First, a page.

Promoting Good Manners in Your Child

Teaching good manners to your child is one of the most important jobs you may have as a parent. We all want our children to act appropriately in all social situations, and the best and first place your child can learn the basics is at home with your guidance. There are many great ways to get your child off on the right foot.

First off, establish manners that should be followed both at home and in public. A great example includes using a tissue to blow your nose and chewing with your mouth closed.

Always reward your child for displaying good manners both at home and in public. Be sure that you include verbal praise. Let them know what they are doing correctly and how much you appreciate their efforts.

Be sure that everyone in the family follows the same rules for manners and that everyone practices them both at home and out in public.

Carefully consider your child’s age before expecting certain manners at home and in public.

The best way to show your child how to display good manners is to be a good role model. Always use good manners yourself.

Demonstrate how to use good manners. “See how mommy chews with her mouth shut?” It is easier for children to grasp new concept when they are carefully explained and demonstrated for them.

When your child does not demonstrate an appropriate manner, explain exactly what he/she did wrong, what should have been done, and why. Gently tell them or show them how to demonstrate the appropriate action.

Sit down with your child and make up a list of situations where you can use good manners. You’ll be amazed at how many your child can think up all on their own! Place the list in a place where you and your child can see it and discuss it everyday.

Give your child scenarios such as, “Daddy is watching t.v. and it is so loud that I cannot hear what Grandma is saying on the phone. What kind of manners could daddy use to make it easier for mommy while she is on the phone with Grandma?” This gives your child an opportunity to think of the situation and come up with a solution on their own. Interacting with your child in this manner will help them recognize situations in the future and come up with a solution on their own using independent reasoning.

Talk about appropriate manners often, especially before going out in public. Ask your child to tell you a few of the manners the entire family may need to use when going somewhere in specific like a restaurant.

Make certain your child sees the relationship between hi/her behavior and the consequences which follow.

Allow natural consequences to occur due to your child’s inability to demonstrate appropriate behavior, such as he/she may not be allowed to go to a restaurant because of inappropriate behavior at the table.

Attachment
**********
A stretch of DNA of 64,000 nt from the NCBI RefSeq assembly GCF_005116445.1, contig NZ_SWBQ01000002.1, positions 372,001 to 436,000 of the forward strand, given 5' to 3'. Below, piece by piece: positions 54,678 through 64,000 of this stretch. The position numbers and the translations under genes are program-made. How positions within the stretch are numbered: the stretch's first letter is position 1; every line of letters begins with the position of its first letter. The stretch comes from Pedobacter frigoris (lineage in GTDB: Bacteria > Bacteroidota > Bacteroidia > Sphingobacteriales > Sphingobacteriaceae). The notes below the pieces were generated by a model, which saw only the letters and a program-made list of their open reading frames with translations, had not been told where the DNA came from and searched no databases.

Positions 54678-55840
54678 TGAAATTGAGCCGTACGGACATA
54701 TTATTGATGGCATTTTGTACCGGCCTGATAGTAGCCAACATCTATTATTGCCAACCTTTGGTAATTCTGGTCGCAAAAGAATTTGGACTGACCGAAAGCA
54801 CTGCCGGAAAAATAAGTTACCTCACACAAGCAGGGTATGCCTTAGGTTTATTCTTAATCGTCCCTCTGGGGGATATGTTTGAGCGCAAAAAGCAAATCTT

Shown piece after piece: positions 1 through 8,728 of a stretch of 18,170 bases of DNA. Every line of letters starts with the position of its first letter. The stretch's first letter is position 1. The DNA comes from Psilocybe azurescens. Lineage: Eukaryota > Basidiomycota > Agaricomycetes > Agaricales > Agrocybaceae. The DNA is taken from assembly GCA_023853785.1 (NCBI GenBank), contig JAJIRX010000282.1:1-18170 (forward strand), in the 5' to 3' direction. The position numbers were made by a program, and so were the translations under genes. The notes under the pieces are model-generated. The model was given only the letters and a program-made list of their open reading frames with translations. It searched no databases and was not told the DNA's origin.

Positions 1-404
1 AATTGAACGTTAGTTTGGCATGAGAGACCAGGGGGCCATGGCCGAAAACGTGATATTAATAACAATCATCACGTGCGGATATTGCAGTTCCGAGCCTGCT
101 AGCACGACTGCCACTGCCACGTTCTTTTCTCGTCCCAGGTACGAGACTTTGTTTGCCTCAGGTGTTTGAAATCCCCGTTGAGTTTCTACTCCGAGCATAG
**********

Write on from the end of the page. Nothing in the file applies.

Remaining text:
Remove your child from a public place, such as the movie theatre until he/she can demonstrate appropriate behaviors.

Avoid engaging your child in excessively long activities that are not geared for children such as long bouts at the mall or adult get-togethers.

Be consistent about expecting certain manners. If your child displays something inappropriate such as burping, be sure that you bring manners to their attention immediately. Do not laugh one time, then scold the next. This will confuse your child and they will not realize when it is okay and when it is inappropriate.

When learning and demonstrating new manners, develop a signal or sign with your child so that you might alert them at the onset of using bad manners. This will give your child a sensible warning and give them the opportunity to correct their behavior on their own.

When correcting your child, remember to be firm, supportive and loving.

Immediately remove your child from the situation when he/she begins to behave inappropriately. Do not allow your child to return unless he/she can demonstrate acceptable behavior.

Let your child know that he/she often embarrasses others when doing inappropriate things in public. Do not encourage your child to be silly and to entertain others, then scold your child when he/she begins to act too silly and/or acts silly at a time you find inappropriate.

Always require your child to use appropriate manners at home and in public.

Make sure that baby-sitters, grandparents and other parents are aware of the manners you expect from your child, and have them communicate any problems with you immediately.

Above all, remember that perfect manners is not what you should ultimately strive for. Having a good sense of when certain behaviors are appropriate and inappropriate come with both time and experience, and is often a skill that most adults have not yet mastered! Always offer loving encouragement to your child. Try to be fair and don’t forget to reward good behavior with positive verbal praise and lots of hugs!

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